... In 1990, more than 12 million children died before the age of 5. Now that figure is down close to 6 million. ...
... Illiteracy is retreating and technology is spreading. More people worldwide now have cellphones than toilets. ...
... When additional kids survive in poor countries, does that really matter? Isn’t the result just a population explosion leading to famine or war, and more deaths?
That’s a frequent objection, but it’s wrong. When child mortality drops and families know that their children will survive, they are more likely to have fewer babies — and to invest more in them. There’s a well-known path from declining child deaths to declining births, which is why Bangladesh is now down to an average of 2.2 births per woman.
Ancient diseases are on the way out. ...
... AIDS is also receding. ...
... Rajiv Shah, the administrator of the United States aid agency, says he is optimistic that extreme poverty will be eliminated by 2030 but notes that increasingly the focus will have to be on lagging countries like Congo. ...
... So let’s acknowledge that there’s plenty of work remaining — and that cycles of poverty in America must be a top priority at home — yet also celebrate a triumph for humanity. The world of extreme poverty and disease that characterized life for most people throughout history may now finally be on its way out.
Business Insider: Rising Wealth May Have Made Americans Less Generous
... Using Google's Ngram tool, Patricia Greenfield sifted through more than 1 million books published in the U.S. over the last two centuries to see which kinds of words went in and out of favor. The time period shows a shift in American society from a more rural way of life to a boom in urban populations, which tend to be wealthier and better educated.
Over time, she found words that implied individualism increased in use, while words denoting community and generosity decreased. For example, 'get' has increased in use, while the more generous 'give' took a nose dive over the years. Additionally, "words that would show an individualistic orientation became more frequent," Greenfield told NPR. "Examples of those words were 'individual,' 'self,' 'unique.'" ...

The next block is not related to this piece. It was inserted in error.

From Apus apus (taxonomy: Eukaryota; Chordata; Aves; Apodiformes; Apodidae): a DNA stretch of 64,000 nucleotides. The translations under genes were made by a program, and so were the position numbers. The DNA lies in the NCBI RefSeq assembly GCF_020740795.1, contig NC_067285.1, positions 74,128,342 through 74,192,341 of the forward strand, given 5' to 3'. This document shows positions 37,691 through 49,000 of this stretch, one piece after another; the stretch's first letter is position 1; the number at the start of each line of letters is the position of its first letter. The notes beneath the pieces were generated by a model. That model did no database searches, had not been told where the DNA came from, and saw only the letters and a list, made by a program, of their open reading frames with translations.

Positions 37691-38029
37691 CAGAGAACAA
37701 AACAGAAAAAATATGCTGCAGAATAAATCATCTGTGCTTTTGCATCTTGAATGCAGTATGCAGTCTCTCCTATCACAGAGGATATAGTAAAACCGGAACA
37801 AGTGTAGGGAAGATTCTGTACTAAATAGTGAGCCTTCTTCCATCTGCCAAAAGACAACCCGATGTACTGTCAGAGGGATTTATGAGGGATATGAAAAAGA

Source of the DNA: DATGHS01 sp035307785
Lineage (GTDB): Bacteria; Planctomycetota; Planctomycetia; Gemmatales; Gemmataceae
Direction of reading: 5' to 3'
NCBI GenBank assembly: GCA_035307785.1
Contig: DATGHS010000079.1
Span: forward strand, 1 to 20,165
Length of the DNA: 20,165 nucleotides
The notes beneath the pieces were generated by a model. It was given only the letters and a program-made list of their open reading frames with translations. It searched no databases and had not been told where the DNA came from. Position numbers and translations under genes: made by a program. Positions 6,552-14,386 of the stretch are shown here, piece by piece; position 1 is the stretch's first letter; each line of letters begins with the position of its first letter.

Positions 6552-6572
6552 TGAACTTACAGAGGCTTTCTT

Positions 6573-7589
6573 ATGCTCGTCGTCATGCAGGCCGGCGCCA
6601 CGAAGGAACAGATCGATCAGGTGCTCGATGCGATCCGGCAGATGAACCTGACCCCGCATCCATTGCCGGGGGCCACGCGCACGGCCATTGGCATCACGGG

On a related topic, John Teevan has a good post, 10 Perils of Prosperity.
So Why is Sustained Prosperity a Peril? Nearly everyone on earth prefers a life free from poverty and from the need to focus on survival. Call it liberty or call it comfort, everyone prefers this life. Now nearly 2b people enjoy that level of living thanks to the growth of economic freedom. But there are problems.
Economist: What was the Great Divergence?
"A FEW centuries ago it would have been difficult to tell Europe apart from the rest of the world—in economic terms, at least. Indeed, half a millenium ago Europe might justly have been considered a laggard. The three inventions which, in the words of Karl Marx, “ushered in bourgeois society” were not invented in Europe. Gunpowder, the compass and the printing press were probably all invented in China.
But by the 19th century, things were rather different. Western Europe and parts of North America had become fabulously wealthy. Almost everywhere else was horribly poor. Economic historians refer to this as the “Great Divergence”. ..."
I'll add that failure to seriously wrestle with what is going on here and incorporating that into theological implications for work, addressing poverty, and general ethics, is one of the biggest reasons the church finds itself unable to address current issues in constructive ways. Ideologies of Western supremacy or Western exploitation as the driving features are insufficient.